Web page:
There is a meta-narrative in this film. Some of the characters are aware of a transcendent reality, which one character refers to as “the man upstairs.” Comparisons to The Matrix have been made, but only because that is the movie in everyone’s recent memory that has a similar concept of an awareness beyond the initial setting of the film. That’s a shame really, because theologians of all kinds have argued for millennia that everyone has an innate sense of transcendence generally, and the divine specifically. Nothing new here. It isn’t proper to call this movie “theological” in the technical sense anyway, but it does indeed point to something consistent with a robust theistic worldview. In similar ways to Toy Story, the toys both have a life of their own, as well as their world being ultimately the product of a mind, which directs the story, as the reveal in the end demonstrates. A child playing with toys is not “theological” in that sense, but it does present a worldview consistency for the film given that it is based on toys, and the events are the product of a kid’s imagination.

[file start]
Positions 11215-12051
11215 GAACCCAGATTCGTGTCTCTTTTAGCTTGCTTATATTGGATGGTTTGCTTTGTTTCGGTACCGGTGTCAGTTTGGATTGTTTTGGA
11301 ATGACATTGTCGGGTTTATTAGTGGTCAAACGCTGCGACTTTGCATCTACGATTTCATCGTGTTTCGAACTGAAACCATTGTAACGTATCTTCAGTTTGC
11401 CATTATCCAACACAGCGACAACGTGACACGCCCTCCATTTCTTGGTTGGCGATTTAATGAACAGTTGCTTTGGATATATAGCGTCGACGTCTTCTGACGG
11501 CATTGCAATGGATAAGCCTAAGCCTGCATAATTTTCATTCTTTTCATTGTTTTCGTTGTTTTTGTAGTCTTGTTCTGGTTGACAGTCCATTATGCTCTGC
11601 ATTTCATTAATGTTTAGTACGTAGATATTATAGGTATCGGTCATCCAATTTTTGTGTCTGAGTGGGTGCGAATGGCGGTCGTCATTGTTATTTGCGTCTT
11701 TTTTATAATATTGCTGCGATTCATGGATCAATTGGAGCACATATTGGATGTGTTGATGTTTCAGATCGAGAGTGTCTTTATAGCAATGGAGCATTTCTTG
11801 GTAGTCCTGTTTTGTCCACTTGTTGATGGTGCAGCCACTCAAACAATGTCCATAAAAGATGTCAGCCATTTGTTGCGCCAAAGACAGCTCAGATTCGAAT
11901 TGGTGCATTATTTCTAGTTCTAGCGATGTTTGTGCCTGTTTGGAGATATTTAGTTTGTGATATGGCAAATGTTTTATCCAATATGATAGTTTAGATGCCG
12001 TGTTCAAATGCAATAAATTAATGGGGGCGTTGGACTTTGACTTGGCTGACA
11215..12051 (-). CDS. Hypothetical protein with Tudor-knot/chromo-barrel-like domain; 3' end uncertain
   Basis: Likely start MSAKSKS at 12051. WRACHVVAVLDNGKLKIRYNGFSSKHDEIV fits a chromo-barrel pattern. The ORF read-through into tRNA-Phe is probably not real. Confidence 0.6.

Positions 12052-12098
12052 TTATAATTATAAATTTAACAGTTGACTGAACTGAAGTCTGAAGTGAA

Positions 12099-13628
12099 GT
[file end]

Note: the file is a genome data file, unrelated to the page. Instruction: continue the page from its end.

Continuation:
The reveal at the end is a welcome addition to the film because, outside of horror movies (of all things), there are rarely films that presuppose transcendent realities with any real consistency and stick to them throughout. What usually happens in movies that hint at transcendence is some sort of forced non-transcendent explanation for all the weird things that are happening, or end up just being woefully incoherent, like The Matrix. While I was highly entertained by The Matrix movies, the writers of those postmodern messes wrote those works into inconsistent, incoherent, and inescapable corners. That is not the case here. The Lego Movie just presupposes that the toys do exist within themselves, and that a kid is playing with them, and it sticks to that.